Actinic keratosis was first described by Dubreuilh in 1904. The factors implicated in development of actinic keratoses are UV rays, fair skin, blue eyes, blond hair, immmunosuppression and genetic diseases like albinism and xeroderma pigmentosum.[3
] Prevalence of actinic keratosis depends upon the skin type and geographical location. Males develop actinic keratosis more frequently than females.[1
] It develops on areas such as the face, ears and dorsa of the hands with chronic sun exposure. The rate of development of squamous cell carcinoma from actinic keratosis is estimated to be 0.025 to 16% per year.[3
] Among patients with multiple actinic keratoses, the cumulative lifetime risk of having at least one invasive squamous cell carcinoma is substantial, possibly 6-10%.[4
] The cumulative risk depends on the number of lesions and the length of time they persist.[5
] According to Foote et al
] patients with actinic keratoses at highest risk for squamous cell carcinoma are older, male, red haired and have prolonged residence as an adult in a sunny region. Induration, erythema or erosion of actinic keratoses may be indicative of progression to squamous cell carcinoma. It is believed that several years can elapse before this transformation occurs.
The lesions in actinic keratoses can be flat or raised, single or multiple, pigmented or pale and usually less than 1 cm in diameter. Microscopically, actinic keratosis is defined as epidermis having irregular hyperplasia or atrophy with keratinocytes having a disorderly arrangement, accompanied by atypia.[6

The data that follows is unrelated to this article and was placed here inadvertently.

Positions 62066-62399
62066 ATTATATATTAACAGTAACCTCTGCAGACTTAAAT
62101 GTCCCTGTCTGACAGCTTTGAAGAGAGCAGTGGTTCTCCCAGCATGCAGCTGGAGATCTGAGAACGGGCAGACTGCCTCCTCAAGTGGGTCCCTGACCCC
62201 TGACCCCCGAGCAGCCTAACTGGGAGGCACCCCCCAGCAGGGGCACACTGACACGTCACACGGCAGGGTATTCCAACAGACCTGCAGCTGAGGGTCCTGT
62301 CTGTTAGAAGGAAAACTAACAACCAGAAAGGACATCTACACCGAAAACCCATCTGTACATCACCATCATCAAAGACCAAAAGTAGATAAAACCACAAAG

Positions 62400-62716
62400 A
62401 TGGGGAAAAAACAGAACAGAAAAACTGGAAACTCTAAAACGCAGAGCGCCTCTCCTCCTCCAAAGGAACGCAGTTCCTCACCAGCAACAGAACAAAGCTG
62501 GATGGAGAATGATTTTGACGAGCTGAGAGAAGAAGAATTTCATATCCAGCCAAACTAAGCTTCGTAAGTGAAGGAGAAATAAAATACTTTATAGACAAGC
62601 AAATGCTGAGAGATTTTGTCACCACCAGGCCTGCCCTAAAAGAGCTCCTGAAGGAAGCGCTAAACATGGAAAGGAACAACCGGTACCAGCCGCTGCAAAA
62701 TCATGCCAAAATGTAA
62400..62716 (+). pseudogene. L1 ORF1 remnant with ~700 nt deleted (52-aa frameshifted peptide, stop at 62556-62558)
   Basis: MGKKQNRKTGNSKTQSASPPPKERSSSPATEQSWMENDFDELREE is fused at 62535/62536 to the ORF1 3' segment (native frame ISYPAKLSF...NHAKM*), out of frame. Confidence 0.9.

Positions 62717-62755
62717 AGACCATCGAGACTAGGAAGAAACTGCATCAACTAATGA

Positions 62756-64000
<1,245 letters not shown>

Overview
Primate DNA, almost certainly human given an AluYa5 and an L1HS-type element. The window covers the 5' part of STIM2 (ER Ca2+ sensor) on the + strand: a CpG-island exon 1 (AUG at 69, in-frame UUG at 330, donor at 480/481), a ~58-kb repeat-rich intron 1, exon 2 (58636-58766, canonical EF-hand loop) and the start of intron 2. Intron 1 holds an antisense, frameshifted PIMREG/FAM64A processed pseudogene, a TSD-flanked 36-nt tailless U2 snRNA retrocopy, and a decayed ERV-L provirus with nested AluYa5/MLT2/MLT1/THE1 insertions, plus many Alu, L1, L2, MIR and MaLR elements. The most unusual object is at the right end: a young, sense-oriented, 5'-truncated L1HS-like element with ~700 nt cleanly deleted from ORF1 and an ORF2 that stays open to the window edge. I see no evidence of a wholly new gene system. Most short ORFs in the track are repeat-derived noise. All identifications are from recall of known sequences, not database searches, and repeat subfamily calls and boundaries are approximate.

] Our case was a 35 year old male with oculocutaneous albinism. He developed lesions of actinic keratosis at the age of 15 years, which is uncommon. One of the lesions increased in size to attain the present size of 3×2×2 cm and was diagnosed as squamous cell carcinoma.
There are different treatment options for actinic keratosis; of which curettage and cryotherapy with liquid nitrogen, 5-flourouracil are commonly used options.[1
] Topical chemotherapeutic agents such as those containing 5-flourouracil are used in patients with multiple lesions,[5
] which was also the treatment offered in this case with excision of larger lesions.
Albinism is a disorder that affects individuals and their families, socially and psychologically. Children with albinism have to deal with issues such as photophobia, decreased visual acuity, extreme sun sensitivity, hearing problems and skin cancer. They also face social discrimination as a result of their appearance.[2
Children with albinism need protection from sun that can be achieved with the use of sunscreens, protective clothing, and indoor activities.[1
] They may be clearly well aware of the short-term consequences of sun exposure but may be less informed about the long-term risks of developing skin cancer. The children themselves must be convinced that staying out of the sun is a sensible and worthwhile choice. The involvement of the parents is also crucial to a sustained health intervention plan, if mothers can be educated and informed about albinism they will have more confidence to deal with their child's condition.[7
] The Regional Dermatological Training Center (RDTC) in Moshi, Tanzania runs a mobile skin care clinic where a doctor and a nurse regularly visit villages to examine the skin of albinos and provide education on protection from UV light exposure.[8
] It is very important for children with albinism to be accepted socially so that they can lead a normal life.